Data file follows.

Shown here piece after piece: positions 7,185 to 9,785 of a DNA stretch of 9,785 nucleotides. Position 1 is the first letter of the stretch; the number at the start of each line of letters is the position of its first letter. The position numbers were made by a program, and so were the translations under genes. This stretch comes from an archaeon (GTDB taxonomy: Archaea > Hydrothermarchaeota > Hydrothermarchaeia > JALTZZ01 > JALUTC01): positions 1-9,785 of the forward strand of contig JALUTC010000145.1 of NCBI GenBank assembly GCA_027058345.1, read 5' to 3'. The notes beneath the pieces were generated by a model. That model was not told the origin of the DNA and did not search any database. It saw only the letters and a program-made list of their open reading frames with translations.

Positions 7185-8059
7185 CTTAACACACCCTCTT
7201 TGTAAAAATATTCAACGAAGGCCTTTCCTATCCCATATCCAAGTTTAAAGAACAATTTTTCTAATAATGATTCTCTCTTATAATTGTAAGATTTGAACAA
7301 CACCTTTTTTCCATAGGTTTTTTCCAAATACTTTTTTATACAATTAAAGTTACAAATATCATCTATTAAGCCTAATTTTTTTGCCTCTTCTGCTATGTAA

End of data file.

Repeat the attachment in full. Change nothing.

Shown here piece after piece: positions 7,185 to 9,785 of a DNA stretch of 9,785 nucleotides. Position 1 is the first letter of the stretch; the number at the start of each line of letters is the position of its first letter. The position numbers were made by a program, and so were the translations under genes. This stretch comes from an archaeon (GTDB taxonomy: Archaea > Hydrothermarchaeota > Hydrothermarchaeia > JALTZZ01 > JALUTC01): positions 1-9,785 of the forward strand of contig JALUTC010000145.1 of NCBI GenBank assembly GCA_027058345.1, read 5' to 3'. The notes beneath the pieces were generated by a model. That model was not told the origin of the DNA and did not search any database. It saw only the letters and a program-made list of their open reading frames with translations.

Positions 7185-8059
7185 CTTAACACACCCTCTT
7201 TGTAAAAATATTCAACGAAGGCCTTTCCTATCCCATATCCAAGTTTAAAGAACAATTTTTCTAATAATGATTCTCTCTTATAATTGTAAGATTTGAACAA
7301 CACCTTTTTTCCATAGGTTTTTTCCAAATACTTTTTTATACAATTAAAGTTACAAATATCATCTATTAAGCCTAATTTTTTTGCCTCTTCTGCTATGTAA